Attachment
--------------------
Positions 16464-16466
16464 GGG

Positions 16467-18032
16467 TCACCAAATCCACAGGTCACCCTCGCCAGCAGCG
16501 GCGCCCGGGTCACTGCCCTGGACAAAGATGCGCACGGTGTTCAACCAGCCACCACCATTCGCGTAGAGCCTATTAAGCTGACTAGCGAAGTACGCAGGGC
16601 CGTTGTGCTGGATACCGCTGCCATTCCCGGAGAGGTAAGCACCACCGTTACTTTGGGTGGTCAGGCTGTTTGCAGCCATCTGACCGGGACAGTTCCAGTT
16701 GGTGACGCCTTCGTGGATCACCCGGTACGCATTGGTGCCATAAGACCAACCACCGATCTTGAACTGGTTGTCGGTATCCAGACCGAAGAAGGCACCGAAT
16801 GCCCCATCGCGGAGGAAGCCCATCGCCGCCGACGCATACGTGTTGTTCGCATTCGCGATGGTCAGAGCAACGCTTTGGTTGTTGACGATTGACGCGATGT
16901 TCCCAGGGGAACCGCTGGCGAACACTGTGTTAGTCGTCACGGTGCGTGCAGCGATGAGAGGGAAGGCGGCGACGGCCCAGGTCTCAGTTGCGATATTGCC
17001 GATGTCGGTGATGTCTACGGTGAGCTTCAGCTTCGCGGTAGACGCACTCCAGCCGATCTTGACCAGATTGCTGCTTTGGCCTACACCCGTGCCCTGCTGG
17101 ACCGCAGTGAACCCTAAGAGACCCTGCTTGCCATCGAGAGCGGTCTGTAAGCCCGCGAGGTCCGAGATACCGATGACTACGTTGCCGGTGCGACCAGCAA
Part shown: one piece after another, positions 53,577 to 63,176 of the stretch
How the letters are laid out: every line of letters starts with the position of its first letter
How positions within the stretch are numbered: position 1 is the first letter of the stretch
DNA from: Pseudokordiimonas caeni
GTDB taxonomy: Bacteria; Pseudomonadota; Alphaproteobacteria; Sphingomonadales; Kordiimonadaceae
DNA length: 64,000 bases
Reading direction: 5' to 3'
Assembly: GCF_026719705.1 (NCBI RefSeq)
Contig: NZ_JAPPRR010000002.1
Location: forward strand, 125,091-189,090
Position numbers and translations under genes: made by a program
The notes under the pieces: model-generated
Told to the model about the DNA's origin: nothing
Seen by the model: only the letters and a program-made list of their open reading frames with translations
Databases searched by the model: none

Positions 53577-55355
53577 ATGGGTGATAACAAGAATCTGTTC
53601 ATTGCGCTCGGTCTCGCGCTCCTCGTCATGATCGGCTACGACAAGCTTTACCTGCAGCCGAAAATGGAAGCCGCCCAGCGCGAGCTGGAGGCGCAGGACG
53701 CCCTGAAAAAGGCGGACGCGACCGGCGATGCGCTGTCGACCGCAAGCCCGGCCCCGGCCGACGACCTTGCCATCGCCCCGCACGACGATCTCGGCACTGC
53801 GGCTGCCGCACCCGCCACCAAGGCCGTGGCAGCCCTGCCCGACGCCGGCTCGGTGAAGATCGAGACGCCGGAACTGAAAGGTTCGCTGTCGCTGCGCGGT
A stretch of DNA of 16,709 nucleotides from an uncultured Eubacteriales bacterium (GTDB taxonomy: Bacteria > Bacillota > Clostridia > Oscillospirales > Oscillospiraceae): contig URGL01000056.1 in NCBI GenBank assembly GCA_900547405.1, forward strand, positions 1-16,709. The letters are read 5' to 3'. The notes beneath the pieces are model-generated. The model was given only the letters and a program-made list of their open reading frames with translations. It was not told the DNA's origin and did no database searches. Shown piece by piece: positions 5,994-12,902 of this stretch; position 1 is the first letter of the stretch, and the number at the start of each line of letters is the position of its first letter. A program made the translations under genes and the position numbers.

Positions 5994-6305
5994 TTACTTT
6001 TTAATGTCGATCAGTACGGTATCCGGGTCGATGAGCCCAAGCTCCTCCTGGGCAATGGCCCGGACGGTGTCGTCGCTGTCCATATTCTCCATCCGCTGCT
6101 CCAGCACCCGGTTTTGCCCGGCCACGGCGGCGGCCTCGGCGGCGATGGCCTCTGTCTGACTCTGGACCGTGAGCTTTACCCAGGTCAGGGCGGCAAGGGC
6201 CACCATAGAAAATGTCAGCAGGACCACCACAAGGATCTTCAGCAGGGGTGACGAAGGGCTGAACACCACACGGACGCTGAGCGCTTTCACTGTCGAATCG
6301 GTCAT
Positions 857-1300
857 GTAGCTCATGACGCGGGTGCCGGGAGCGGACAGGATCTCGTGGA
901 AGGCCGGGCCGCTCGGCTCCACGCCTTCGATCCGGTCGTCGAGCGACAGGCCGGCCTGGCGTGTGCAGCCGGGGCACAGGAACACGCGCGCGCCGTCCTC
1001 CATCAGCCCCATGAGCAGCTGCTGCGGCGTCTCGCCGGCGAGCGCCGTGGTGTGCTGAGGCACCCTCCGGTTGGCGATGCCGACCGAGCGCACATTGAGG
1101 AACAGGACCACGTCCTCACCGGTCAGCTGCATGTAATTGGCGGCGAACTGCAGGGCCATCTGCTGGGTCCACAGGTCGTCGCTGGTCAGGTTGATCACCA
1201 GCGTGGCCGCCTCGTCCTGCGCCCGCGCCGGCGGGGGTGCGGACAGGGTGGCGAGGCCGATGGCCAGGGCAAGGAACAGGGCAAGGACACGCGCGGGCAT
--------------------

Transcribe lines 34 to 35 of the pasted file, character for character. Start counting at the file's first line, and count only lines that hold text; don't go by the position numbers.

5994 TTACTTT
6001 TTAATGTCGATCAGTACGGTATCCGGGTCGATGAGCCCAAGCTCCTCCTGGGCAATGGCCCGGACGGTGTCGTCGCTGTCCATATTCTCCATCCGCTGCT